The First Bubble
From its origins in the mid-1980s, regenerative medicine was greeted with the kind of extreme excitement that has accompanied other potential breakthroughs, including monoclonal antibodies and RNA interference. By the year 2000, more than a decade after the first companies were formed, regenerative medicine companies were valued at over $2.6 billionii, TIME named tissue engineering one of the hottest jobs for the 21st century, and Barron’s predicted it would become a $100 billion industry. A few years later, the bubble had burst, and company valuations plummeted to a tenth of their year 2000-high.ii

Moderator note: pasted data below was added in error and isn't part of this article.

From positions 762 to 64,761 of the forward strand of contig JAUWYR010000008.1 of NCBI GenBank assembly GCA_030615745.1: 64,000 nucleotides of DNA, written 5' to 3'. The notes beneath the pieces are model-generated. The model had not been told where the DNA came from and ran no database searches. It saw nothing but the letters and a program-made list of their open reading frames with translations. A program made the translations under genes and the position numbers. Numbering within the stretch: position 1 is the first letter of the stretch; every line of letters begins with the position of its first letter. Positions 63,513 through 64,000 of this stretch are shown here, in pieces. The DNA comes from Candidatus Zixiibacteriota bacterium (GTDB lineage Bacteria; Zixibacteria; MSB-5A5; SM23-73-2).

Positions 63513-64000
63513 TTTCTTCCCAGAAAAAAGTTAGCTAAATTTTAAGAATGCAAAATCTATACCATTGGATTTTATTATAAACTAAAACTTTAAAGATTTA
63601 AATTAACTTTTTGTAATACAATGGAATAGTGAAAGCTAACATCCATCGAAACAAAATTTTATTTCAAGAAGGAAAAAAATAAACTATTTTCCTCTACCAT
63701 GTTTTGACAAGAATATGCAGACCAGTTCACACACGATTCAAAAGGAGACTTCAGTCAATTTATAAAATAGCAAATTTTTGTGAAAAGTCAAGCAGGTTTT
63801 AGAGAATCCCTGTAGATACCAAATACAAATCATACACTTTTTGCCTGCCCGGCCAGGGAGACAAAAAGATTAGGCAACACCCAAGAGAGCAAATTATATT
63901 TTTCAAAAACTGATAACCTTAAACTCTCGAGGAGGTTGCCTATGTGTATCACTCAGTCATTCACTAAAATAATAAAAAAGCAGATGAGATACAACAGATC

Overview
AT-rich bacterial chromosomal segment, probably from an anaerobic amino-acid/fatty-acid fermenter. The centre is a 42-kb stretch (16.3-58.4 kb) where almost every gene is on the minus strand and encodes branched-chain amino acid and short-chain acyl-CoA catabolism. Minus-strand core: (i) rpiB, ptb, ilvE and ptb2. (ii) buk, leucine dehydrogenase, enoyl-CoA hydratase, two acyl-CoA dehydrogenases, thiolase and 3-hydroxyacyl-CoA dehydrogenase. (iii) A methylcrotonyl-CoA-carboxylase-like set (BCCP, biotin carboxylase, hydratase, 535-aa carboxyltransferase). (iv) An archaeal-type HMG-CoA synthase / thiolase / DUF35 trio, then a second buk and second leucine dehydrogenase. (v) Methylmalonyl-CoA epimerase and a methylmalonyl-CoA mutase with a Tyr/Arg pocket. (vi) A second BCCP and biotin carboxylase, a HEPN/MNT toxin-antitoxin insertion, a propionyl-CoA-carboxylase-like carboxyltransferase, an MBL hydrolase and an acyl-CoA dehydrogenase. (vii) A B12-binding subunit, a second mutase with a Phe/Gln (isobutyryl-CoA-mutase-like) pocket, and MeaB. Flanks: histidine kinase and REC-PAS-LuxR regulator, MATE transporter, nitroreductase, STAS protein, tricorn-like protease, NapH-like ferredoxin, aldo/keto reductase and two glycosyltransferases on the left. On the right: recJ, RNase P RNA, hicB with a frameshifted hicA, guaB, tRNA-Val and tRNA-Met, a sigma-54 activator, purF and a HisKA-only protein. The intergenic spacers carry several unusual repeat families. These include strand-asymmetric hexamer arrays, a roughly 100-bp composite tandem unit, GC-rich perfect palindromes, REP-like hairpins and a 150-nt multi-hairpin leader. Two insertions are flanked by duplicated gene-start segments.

Several factors contributed to these setbacks. First, like many new medical advances, expectations far exceeded reality. Investors and the media saw incredible promise in early research, and unrealistic timelines were set for when a product could be on the market. Second, the initial regenerative medicine products to reach the market had limited commercial success, as the few companies in the space had not yet understood all that was required to achieve both clinical and commercial success. From a scientific perspective, the field was poised to deliver, but it had not yet developed the regulatory, business, and commercial expertise required for long-term success.